United States District Court, W.D. Pennsylvania
R. Hornak, Chief United States District Judge
Defendant, Devon Home, entered a guilty plea in this case on
September 27, 2018, and was subsequently sentenced to
forty-eight (48) months of imprisonment followed by six (6)
years of supervised release. (ECF Nos. 34, 51.) On September
18, 2019, the Court received a letter from Mr. Home, in which
he asks the Court to amend his Presentence Investigation
Report ("PSR"). (ECF No. 57.) Mr. Home alleges that
the PSR contains "false accusations" that he
"did in fact car jack Tracey S." (Id.) Mr.
Home states that he has spoken with Jessica DeLano, the U.S.
Probation Officer who prepared the PSR, who told him that she
cannot amend it "without the Court's
permission." (Id.) Mr. Home alleges that the
wording used in the PSR may prevent him from receiving
programming necessary to make a successful transition into
society, presumably referring to programs offered to inmates
by the Bureau of Prisons. (Id.) The Court ordered
counsel to file statements of position within fourteen (14)
days, but no such statements were filed. (ECF No. 58.) Still,
for the following reasons, the Court must deny Mr. Home's
Court, as is true of every federal court, is a court of
limited jurisdiction. Kokkonen v. Guardian Life Ins. Co.
of Am., 511 U.S. 375, 377 (1994). It only has the powers
authorized by the Constitution and laws passed by Congress,
and it may not expand those powers otherwise. Id.
Consequently, when the Court receives a petition for judicial
relief, like Mr. Home's letter, it must have some source
of authority and jurisdiction to grant it. Mr. Home cites no
such sources in his letter and the Court is unable to
are five (5) potential sources of authority that
might permit the Court to grant a similar motion to
amend a PSR-Federal Rules of Criminal Procedure 32, 35, and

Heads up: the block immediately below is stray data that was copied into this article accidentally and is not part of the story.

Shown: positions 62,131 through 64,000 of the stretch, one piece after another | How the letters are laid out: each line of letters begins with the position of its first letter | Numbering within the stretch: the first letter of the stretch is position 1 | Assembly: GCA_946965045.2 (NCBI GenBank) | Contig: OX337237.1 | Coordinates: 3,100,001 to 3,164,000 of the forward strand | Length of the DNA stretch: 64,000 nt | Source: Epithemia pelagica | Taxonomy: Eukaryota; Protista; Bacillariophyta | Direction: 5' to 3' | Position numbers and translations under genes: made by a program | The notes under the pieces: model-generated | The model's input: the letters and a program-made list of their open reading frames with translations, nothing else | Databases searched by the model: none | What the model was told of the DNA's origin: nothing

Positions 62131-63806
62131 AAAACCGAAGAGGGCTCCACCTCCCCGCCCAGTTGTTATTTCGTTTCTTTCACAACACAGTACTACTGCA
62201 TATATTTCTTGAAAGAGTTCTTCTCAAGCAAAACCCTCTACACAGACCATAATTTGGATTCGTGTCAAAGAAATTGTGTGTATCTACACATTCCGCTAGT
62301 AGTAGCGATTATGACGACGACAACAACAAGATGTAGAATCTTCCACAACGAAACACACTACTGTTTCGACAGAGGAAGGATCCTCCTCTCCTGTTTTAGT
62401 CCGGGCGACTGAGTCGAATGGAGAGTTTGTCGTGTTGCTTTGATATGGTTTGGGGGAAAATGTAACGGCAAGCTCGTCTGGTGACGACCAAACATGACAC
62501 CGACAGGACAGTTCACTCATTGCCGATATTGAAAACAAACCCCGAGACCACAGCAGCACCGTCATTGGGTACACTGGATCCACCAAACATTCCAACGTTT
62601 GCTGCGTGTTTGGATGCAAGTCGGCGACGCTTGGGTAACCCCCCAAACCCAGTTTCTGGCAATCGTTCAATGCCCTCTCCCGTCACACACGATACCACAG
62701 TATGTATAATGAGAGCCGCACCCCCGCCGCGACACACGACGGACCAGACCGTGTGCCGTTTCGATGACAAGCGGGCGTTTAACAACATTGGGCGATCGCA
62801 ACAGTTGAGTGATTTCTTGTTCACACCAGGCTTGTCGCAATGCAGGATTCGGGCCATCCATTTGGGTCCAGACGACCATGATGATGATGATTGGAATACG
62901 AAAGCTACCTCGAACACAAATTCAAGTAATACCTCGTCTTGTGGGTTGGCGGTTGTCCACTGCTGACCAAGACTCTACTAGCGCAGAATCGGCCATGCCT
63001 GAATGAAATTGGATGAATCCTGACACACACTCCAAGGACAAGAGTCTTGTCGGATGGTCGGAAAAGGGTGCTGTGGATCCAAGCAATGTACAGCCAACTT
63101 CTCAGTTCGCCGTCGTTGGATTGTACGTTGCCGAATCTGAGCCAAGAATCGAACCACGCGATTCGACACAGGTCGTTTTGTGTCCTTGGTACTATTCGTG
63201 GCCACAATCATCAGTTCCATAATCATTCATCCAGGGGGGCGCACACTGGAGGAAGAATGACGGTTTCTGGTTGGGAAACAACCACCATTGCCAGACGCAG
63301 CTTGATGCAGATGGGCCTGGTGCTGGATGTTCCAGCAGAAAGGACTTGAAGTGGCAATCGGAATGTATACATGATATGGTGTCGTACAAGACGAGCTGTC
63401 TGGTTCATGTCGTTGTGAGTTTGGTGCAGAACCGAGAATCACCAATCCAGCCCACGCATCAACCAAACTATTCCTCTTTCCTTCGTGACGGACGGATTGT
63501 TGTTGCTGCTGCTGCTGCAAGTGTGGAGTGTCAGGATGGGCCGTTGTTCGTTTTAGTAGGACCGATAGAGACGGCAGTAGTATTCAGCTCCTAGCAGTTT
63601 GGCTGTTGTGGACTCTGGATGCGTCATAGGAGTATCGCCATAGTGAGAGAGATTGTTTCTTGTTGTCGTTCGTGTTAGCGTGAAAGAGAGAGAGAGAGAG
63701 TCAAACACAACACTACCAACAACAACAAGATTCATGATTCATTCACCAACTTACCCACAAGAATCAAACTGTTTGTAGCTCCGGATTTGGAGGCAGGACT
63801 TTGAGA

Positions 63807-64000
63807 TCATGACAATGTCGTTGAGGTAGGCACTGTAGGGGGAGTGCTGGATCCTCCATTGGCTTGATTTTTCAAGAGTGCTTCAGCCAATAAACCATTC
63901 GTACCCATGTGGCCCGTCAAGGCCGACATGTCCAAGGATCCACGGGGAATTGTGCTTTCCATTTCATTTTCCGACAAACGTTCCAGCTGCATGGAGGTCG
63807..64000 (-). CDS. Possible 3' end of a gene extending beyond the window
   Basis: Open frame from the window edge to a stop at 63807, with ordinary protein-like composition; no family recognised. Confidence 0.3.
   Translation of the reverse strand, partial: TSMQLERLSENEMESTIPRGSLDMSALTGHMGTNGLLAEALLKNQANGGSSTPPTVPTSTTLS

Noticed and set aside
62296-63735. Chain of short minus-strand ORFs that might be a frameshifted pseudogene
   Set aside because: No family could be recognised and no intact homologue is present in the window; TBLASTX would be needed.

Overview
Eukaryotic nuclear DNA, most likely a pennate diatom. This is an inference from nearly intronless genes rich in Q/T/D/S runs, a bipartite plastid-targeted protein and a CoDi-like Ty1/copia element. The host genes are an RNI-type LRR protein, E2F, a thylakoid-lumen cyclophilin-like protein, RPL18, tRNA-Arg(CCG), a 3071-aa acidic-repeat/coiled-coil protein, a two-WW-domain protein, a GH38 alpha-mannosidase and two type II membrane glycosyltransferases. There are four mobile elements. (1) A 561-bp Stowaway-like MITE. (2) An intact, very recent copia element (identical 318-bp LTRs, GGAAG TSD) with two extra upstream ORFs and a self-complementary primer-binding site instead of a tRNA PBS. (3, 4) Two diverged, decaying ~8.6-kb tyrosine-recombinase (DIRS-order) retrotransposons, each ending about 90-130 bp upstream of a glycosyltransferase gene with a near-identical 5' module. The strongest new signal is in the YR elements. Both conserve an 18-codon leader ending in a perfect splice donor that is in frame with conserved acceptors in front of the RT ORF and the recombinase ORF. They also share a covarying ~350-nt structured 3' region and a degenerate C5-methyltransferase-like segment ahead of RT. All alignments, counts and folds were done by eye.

36, and 28 U.S.C. §§ 2241, 2255. The Court
concludes none of them apply to this case.
the Federal Rules of Criminal Procedure, a court may at any
time correct a clerical error in a judgment, order, or other
part of the record, or correct an error in the record arising
from oversight or omission. Fed. R. Crim. P. 36. The Court
may do so on its own upon giving "any notice it
considers appropriate." Id.; see United States v.
Sedlak, No. 09-cr-79-1, 2018 WL 3056188, at *3 (M.D. Pa.
June 20, 2019). A clerical error under Rule 36 "involves
a failure to accurately record a statement or action by the
court or one of the parties" and any error arising from
an oversight or omission is corrected "to conform to the
intention of the court or parties at the time the error was
made, which may not be reflected in their recorded
statements." United States v. Bennett, 423 F.3d
271, 277 n.4, 277-78 (3d Cir. 2005). The Third Circuit has
recognized that Rule 36 applies to PSRs. United States v.
Gjeli, 867 F.3d 418, 426 n.12 (3d Cir. 2017). However,
Rule 36 does not permit a court to substantively
modify a PSR. See United States v. Patton, 610
Fed.Appx. 102, 104 (3d Cir. 2015) (citing Bennett,
423 F.3d at 278).
district court in United States v. Sedlak corrected
a clerical error in a prior sentencing order under Rule 36,
because the order incorrectly stated that the defendant was
required to register as a sex offender. Sedlak, 2018
WL 3056188, at *3. In the same case, the defendant also asked
the court to order the U.S. Probation Office to amend his PSR
so that it would clearly reflect that his conviction did not
subject him to sex offender registration requirements.
Id. In concluding that it could not do so, the court
stated, "Defendant cites no authority which would permit